Many Americans use the word "tab" as a noun when referring to an amount of money that is spent at a restaurant or a bar.

  • What was the tab for the food and the drinks?
  • What did the tab come to?
  • The waitress brought us our tab.
  • Who picked up the tab? (Who paid for the food?)
  • Jerry picked up the tab for the entire table. That was very generous of him.

A tab is also an amount of money that is added to a person’s credit card as her or she sits at a bar to eat and drink. This is a very convenient method of paying for food and beverages when someone is at a bar for a long time (two to three hours), especially while watching a football or baseball game or gathering with a large group of friends.

  • We ran up a tab at the bar.
  • Put that on my tab, please.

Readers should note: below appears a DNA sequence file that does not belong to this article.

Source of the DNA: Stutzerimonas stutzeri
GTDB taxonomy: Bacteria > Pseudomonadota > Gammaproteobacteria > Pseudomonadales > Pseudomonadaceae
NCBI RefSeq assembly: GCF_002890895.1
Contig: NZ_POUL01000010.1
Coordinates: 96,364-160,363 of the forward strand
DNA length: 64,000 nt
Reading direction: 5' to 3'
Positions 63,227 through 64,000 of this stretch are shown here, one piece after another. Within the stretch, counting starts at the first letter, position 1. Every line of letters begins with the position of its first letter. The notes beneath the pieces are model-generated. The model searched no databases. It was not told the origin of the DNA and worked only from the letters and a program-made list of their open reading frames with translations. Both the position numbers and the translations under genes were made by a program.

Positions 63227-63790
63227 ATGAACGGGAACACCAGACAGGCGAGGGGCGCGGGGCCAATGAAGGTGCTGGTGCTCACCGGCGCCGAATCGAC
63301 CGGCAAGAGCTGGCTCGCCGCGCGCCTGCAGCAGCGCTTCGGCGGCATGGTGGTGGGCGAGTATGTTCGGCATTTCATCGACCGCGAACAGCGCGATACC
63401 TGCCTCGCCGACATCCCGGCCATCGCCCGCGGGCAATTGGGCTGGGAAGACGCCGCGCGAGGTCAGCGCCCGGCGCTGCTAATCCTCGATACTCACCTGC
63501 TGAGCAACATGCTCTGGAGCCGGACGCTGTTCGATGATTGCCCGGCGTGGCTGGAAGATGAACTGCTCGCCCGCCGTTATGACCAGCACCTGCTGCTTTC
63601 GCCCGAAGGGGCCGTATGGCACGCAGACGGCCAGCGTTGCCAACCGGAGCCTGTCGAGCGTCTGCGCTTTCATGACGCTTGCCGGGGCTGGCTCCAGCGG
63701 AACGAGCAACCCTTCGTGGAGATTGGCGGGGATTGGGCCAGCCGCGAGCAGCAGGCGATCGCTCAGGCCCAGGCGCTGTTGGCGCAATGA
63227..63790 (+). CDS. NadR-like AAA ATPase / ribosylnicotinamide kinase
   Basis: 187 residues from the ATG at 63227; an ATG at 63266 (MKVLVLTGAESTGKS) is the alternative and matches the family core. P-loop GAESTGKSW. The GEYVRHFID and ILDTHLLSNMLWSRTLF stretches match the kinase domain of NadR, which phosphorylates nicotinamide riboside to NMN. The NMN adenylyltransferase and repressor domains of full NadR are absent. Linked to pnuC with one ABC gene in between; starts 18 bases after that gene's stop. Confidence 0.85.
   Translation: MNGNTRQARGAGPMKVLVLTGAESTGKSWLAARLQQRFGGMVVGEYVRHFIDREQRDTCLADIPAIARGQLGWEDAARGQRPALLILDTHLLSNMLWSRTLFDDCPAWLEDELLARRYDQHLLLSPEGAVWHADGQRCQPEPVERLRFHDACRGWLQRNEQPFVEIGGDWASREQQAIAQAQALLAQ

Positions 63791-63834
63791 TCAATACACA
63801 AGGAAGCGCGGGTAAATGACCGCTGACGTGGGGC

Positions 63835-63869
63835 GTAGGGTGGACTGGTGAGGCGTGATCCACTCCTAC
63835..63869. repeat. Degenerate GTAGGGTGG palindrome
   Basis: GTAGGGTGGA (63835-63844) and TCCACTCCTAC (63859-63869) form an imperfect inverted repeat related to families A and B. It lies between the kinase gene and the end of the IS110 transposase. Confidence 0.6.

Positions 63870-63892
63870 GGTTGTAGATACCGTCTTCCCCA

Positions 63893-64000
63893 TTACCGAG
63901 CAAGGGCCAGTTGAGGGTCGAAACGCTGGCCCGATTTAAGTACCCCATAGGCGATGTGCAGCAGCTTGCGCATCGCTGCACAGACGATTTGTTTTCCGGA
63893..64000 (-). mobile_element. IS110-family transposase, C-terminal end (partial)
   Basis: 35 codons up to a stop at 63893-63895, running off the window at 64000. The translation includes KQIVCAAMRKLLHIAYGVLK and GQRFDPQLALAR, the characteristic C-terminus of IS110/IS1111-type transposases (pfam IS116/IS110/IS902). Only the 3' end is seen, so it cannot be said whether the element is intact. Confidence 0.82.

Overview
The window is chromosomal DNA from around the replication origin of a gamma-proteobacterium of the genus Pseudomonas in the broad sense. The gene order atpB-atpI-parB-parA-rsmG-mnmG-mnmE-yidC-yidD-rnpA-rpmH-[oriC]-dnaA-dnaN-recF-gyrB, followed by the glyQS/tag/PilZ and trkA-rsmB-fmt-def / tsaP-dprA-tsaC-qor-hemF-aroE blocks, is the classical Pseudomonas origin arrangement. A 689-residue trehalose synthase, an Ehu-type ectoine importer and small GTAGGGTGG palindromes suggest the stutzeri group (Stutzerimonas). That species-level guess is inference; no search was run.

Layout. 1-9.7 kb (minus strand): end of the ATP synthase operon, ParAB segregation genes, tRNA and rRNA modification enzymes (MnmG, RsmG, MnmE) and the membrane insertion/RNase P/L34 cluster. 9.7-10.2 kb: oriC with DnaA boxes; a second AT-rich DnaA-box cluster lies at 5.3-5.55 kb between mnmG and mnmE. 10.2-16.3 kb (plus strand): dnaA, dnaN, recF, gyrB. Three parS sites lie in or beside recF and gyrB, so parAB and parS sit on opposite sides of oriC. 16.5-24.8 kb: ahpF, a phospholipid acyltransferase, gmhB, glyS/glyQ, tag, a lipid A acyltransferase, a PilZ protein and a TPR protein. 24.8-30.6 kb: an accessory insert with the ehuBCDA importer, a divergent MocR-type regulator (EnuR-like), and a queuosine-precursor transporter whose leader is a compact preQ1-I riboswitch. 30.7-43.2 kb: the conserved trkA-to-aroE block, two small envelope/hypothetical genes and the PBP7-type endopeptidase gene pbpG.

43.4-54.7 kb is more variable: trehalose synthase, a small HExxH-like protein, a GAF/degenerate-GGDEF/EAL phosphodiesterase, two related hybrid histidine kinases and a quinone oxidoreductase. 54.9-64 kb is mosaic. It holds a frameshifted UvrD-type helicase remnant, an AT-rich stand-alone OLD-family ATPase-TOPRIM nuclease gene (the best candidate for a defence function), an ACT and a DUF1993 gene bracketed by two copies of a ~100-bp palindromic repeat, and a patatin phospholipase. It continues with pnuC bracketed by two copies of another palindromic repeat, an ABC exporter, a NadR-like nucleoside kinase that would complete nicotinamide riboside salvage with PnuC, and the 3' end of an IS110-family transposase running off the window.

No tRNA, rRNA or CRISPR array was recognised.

• The bartender didn’t put the drinks on our tab because he said they were on the house.* (The drinks were free!)
  • The bartender closed out the tab before we left the bar. We added 20% as a tip.
  • The women sitting at the table forgot to pay the tab, but someone came back the next day to take care of it.

A tab is also a small piece of paper often associated with games of chance.

  • A customer at McDonald’s pulled back the tab to see if there was a prize of free food.
  • Pull tabs are a popular form of gambling.
  • The tab showed that she was a winner.

*on the house: the food or the merchandise is free. It’s paid for by the restaurant, the bar, or the hotel.

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August 8, 2013